The "1-Minute" Review
- Questionable value compared to Motorola Moto G5 and G5S Plus
- So-so performance
The Moto series is known for offering a solid design and reasonable specs at a budget-friendly price. While the latest release sticks to this trend, it brings a slight increase in price. So with less savings in the mix, is it still worth your money?
Reviewers were pleased with the overall design of the phone. Unlike previous releases, the G5S upgrades to an all-metal unibody chassis. It offers a firm grip, sturdy feel, and a smaller size that makes it more pocket-friendly than most recent flagship releases.
Most critiques of the design hinge on the chunky bezels and camera bump on the phone. While the phone remains trim on the weight and size fronts, there’s a fair bit more border on the screen than you might be accustomed to from other manufacturers.
However, this design accommodates the snappy fingerprint scanner which also doubles as a navigation key should you prefer. As a feature that’s rare in this price point, it adds a certain level of refinement to a barebones price bracket.
Heading around front, you’re greeted with a 5.2-inch 1080p IPS display. While it can’t compete with the contrast of similar AMOLED or OLED panels, reviewers were pleased with the brightness, contrast, and color reproduction offered. It’s not the brightest screen though, so beware if you use your phone outdoors often.
Powering the phone, you’ll find the same 1.4Ghz quad-core Snapdragon 430 as the original G5 . However, the bump to 3GB of RAM was enough to keep most reviewers happy. While it’s not a phone designed for power users or intense 3D games, it offered enough power to keep most reviewers happy during their day-to-day tasks. Just know you might encounter occasional delays or stuttering should you push the phone to its limits.
What it lacks in performance, it makes up for in storage. With 32GB of internal storage and microSD support for cards up to 128GB in capacity, you can download apps to your heart's content and keep your favorite tv shows, movies, and music with you without worrying about low storage warnings.
At the time of writing, the phone runs Android 7.1.1 with the January 2018 security pack. Moto promised an upgrade to Oreo (Android 8.0) “soon”, but with Android P going into beta as we speak, don’t expect this phone to keep up with software updates.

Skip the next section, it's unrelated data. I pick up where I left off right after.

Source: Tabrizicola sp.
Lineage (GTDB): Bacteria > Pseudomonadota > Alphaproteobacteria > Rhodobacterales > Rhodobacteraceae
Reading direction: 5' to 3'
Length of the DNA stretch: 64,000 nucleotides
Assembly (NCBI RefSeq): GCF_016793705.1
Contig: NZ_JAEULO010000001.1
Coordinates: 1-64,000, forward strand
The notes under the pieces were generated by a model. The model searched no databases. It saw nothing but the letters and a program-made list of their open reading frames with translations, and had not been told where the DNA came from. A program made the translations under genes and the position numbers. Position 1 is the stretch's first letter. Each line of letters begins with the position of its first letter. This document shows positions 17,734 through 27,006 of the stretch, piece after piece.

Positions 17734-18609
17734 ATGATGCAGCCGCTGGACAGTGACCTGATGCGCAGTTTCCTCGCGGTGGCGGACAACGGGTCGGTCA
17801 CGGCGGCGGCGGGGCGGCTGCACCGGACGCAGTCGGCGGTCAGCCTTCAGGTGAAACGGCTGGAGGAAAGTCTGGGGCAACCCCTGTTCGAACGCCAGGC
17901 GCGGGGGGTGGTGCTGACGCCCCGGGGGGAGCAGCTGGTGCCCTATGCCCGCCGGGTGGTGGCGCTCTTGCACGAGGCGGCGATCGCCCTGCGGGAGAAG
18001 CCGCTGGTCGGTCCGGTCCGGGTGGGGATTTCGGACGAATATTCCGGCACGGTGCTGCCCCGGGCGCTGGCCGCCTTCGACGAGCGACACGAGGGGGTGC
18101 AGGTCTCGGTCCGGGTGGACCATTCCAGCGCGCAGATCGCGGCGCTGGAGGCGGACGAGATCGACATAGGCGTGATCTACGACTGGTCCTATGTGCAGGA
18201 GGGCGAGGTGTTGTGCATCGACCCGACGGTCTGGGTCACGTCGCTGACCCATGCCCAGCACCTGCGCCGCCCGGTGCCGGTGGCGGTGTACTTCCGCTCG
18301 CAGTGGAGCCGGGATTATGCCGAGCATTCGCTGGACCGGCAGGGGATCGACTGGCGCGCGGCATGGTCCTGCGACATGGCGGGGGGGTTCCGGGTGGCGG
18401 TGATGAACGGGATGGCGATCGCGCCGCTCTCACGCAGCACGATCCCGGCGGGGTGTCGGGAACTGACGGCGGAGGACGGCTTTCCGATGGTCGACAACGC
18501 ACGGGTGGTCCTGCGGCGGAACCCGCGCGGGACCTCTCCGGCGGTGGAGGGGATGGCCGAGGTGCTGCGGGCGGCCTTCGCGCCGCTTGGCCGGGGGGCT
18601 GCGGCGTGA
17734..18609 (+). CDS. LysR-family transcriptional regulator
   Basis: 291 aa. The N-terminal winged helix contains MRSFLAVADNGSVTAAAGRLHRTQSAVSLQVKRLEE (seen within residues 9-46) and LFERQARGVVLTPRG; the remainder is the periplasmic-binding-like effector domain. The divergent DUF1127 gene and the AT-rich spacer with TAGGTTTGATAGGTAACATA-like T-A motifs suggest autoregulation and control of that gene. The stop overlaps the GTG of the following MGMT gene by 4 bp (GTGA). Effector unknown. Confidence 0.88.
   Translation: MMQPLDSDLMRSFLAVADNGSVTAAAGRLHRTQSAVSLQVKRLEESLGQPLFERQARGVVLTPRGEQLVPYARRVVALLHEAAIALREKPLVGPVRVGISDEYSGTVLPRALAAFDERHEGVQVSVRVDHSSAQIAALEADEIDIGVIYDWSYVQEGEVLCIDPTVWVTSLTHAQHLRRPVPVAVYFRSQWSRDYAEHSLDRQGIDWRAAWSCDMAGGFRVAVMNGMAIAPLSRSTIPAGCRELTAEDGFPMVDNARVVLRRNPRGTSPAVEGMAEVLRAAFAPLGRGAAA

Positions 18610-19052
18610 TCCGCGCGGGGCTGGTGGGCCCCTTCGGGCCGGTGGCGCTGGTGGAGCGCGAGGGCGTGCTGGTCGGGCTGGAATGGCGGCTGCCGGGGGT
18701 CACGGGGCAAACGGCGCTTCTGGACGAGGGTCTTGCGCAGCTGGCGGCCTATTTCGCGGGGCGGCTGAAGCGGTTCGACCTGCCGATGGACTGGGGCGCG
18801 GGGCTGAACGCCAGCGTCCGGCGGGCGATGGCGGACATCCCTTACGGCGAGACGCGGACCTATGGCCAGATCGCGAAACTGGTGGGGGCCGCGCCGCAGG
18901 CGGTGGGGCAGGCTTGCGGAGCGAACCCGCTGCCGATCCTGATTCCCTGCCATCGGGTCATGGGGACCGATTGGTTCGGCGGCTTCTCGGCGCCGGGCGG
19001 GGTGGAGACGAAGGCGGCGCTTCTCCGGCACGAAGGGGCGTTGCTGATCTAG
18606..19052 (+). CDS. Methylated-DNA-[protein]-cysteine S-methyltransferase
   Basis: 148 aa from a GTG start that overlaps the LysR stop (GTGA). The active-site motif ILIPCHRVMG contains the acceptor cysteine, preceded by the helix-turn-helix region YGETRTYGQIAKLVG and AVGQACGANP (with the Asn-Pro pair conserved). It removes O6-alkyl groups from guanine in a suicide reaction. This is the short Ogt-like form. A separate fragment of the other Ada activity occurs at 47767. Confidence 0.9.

If you’re looking to snap pictures or capture important moments with your phone, the 16MP rear camera with phase-detect autofocus pleased reviewers. While it’s not the powerhouse shooter you’ll find in flagship phones, most found the pictures well balanced and sharp. In particular, they found the HDR mode great for pulling out details.
Low-light performance was admirable—though many had issues with red eye and the occasional bit of image noise.
The front-facing 5MP camera didn’t wow reviewers… but then they had no complaints either.
The phone’s 3,000mah battery is good for a solid day of moderate to heavy usage. While the phone still uses microUSB, it supports turbo charging with the included Moto power adapter for fast top offs while on the go.
Overall, the biggest complaint about the phone is the pricing. While a healthy increase from the earlier G5, the phone still sits well below flagship prices. However, many question if sticking to the original G5 or upgrading to the G5S Plus might offer better value.
Alphr reinforces this, saying, “The G5S is a likable phone, sure enough, but it needs a significant price drop before I can recommend it.” Trusted Reviews was more forgiving, saying, “You do pay quite a bit more than the base model G5, but with that, you get a better camera, bigger battery and a slightly larger screen. While performance is nigh-on identical, these extras certainly make it worth considering.”
Prices (Where to Buy)
We've got you covered! Download a free PDF copy of the Motorola Moto G5S user manual here.
Motorola backs up the Moto G5S with a 1 Year parts & labour warranty.
If your Moto G5S has problems and is still within its warranty period, you could contact Motorola support or the retailer you purchased the phone from. You'll find Motorola's contact information here. If your phone is off warranty and needs repair for a physical problem such as a broken screen or bad battery, you should visit an authorized service centre or a local phone repair shop. You can also connect with others in The Informr Community Forum to find and share answers to questions.